I could not decide which stitch to do a tutorial on this week, so I decided to write both on the Basic Tunisian and Double Crochet Decrease. I have found that over the years that a lot of people are intimidated by Tunisian crochet, but once they brought themselves to experiment with it – they had wished they had tried it earlier.

I know that some of you might have heard of this stitch already and have even mastered it, but there are still quite a few who this will all be new for. So today we are gong to learn the Tunisian crochet, which is also known as the Afghan Crochet and Tunisian Simple Stitch. In addition to these names in the 1882 Dictionary of Needlework Tricot Stitch, Railway Stitch and Fool’s Stitch. No matter what name you use they are all the same stitch.

Tunisian crochet, although having an appearance of knit is actually crocheted using a hook. It might have stitches that look similar to knitted stitches but beyond that there are few similarities. I would categorize Tunisian crochet more of an extension of crocheting.


Tunisian crochet is worked using an afghan crochet hook. Pictured above) Similar to a crochet hook, both having a head and throat, but the afghan crochet hook is longer in length and has no thumb grip. At the end of the hook you will find a stopper or knob to help keep the stitches from falling off the hook.


Tunisian hooks comes in lengths of 10 and 14 inches and sizes C through N. (as far as I know) You will also discover that some Tunisian crochet hooks have a wire cable (pictured above) that is helpful to hold stitches when you are crocheting something like an afghan.

Note: When determining what length hook is needed for your project, select a hook that can hold a project that is up to three times longer than the hook.

Another difference from traditional crocheting is that Tunisian crochet is worked while keeping all the stitches on the hook and then worked off. Each row will always have two parts for completion; for the first part of the row you will pick up the loops while keeping them on the hook. This process is called casting on or the forward past. The second part you will work the loops off the hook and this process is called casting off or the reverse past.

Once the correct number of loops is obtained on the hook, the process is reversed with each loop being worked off from the hook by yarning over and pulling a new loop of yarn through each stitch.

Note: One more thing to remember is that the work is never turned you will always work with the front side of the project facing you.

Both traditional crocheting and Tunisian crochet is started by working a chain stitch (The Chain Stitch) and foundation row.

As your knowledge of the technique widens you will discover there are a variety of stitches than can be created. Today we are going to start with the Basic Stitch. At this point I will have to admit that I am far from being an expert in this area – for everything I have learned in this area is self taught, though I believe I have become proficient enough that I can show you a few stitches.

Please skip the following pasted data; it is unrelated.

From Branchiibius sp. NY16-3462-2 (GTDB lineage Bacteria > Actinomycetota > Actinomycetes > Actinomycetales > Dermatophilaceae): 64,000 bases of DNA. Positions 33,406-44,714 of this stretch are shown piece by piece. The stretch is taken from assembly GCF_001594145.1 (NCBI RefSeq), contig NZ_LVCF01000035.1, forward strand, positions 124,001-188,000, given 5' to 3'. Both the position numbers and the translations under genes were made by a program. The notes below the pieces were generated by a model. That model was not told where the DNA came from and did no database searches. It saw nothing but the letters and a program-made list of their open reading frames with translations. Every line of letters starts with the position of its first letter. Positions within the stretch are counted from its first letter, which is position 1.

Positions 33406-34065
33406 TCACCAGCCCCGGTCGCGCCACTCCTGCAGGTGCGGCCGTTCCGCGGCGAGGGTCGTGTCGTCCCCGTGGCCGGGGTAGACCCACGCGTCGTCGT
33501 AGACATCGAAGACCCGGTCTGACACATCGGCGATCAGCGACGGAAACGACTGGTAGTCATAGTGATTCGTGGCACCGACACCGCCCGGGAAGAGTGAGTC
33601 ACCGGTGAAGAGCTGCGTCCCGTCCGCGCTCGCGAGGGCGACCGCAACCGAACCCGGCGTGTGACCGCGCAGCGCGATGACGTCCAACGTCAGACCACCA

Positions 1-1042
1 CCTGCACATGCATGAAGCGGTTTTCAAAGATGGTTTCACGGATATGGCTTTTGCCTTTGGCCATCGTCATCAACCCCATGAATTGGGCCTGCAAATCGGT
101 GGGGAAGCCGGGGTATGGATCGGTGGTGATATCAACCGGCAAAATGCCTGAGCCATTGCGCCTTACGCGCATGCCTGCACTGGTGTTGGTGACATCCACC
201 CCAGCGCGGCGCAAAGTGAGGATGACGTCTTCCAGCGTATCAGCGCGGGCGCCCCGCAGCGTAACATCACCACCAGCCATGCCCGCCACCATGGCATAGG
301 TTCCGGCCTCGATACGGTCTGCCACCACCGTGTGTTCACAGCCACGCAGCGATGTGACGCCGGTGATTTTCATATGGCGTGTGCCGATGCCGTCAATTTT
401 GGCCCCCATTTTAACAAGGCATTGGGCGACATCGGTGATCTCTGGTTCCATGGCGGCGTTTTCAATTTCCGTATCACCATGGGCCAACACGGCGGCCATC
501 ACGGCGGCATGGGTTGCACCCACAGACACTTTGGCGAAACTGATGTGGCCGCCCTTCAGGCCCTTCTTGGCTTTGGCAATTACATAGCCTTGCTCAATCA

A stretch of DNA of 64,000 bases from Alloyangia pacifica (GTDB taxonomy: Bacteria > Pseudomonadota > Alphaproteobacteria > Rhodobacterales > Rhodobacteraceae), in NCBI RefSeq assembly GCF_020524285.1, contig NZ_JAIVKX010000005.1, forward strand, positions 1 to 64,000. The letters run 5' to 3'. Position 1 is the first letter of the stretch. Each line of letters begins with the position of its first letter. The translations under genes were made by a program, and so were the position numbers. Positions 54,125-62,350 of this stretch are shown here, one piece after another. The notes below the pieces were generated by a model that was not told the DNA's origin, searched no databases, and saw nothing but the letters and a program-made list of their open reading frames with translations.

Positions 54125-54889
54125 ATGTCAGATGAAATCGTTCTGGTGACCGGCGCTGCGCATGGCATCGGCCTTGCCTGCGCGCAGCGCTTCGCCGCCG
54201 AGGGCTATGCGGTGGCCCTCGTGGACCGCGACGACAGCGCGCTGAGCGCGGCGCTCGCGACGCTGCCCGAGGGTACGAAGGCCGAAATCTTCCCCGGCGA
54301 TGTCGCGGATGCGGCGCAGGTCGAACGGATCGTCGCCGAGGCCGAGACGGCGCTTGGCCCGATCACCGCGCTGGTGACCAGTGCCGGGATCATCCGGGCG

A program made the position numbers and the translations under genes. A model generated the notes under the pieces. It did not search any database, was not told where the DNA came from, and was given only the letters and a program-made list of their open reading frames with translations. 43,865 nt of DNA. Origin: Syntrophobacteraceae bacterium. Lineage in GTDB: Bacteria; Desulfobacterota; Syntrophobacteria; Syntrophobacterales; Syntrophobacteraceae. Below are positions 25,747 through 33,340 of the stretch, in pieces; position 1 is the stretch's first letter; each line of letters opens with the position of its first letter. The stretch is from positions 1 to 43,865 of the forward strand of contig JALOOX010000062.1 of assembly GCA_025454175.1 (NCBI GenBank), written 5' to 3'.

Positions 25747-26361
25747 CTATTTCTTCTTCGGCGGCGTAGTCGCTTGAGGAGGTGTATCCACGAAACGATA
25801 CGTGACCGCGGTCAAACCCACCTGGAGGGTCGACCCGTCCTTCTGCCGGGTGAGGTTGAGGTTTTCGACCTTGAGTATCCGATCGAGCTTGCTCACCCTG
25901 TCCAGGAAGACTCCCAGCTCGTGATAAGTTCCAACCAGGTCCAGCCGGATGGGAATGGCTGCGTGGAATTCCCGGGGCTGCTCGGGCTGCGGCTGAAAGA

Before we get started I would like to review the location of the horizontal and vertical bars. (picture above)

So lets get our yarn and hook and travel along a new road as we discover the world of Tunisian Crochet.

Tunisian Crochet Tutorial:

Note: You will always be working with the same number of stitches as established on the chain (unless you are working with decreases or increases) Remember that Increases and decreases are worked only in the first half of the stitch row.

The Base Row:

Ch 20 loosely:

Part 1 – the forward Past


Step One: (work the base row) insert hook into 2nd chain from hook, Yarn over and pull up a loop –(2 loops on hook) (pictured above)


Step Two: insert hook into next chain and pull up a loop, repeat in each foundation chain across – 20 ops on hook- row 1 completed. (picture above)

Note: when working the Tunisian stitch do not turn your work.

You have completed half of the base row.

Part 2 – the reverse past


Step One: Working from right to left, yarn over and pull through 1 loop on hook. (picture above)

Note: Always begin the second half of a row by pulling yarn through one stitch only. After you’ve completed the first stitch, pull through two stitches at a time.


Step Two: Yarn over and pull thru next 2 loops; repeat from process across until one loop remains on hook – (picture above)

The base row is now complete.

Note: The last stitch remaining on the hook is always the first stitch of the next row.

Row 2:

Part 1 – the forward Past

Note: Always skip the first bar when starting on a new row.


Step One: Insert hook under 2nd vertical bar of previous row, yarn over and pull a loop thru vertical bar – 2 loops on hook. (picture above)


Step Two keeping all loops on hook, repeat across under each vertical bar – 20 loops on hook row two is now completed.

Part 2 – the reverse past

You now repeat the reverse past from the base stitch above.  To continue you just repeat row 2 until you have your desire length.

I hope you enjoy your first experience with Tunisian Crochet as much as I did. By opening yourself up to this exceptional crocheting technique you will be exploring a whole new world for yourself.

Until next time, keep those hooks flying.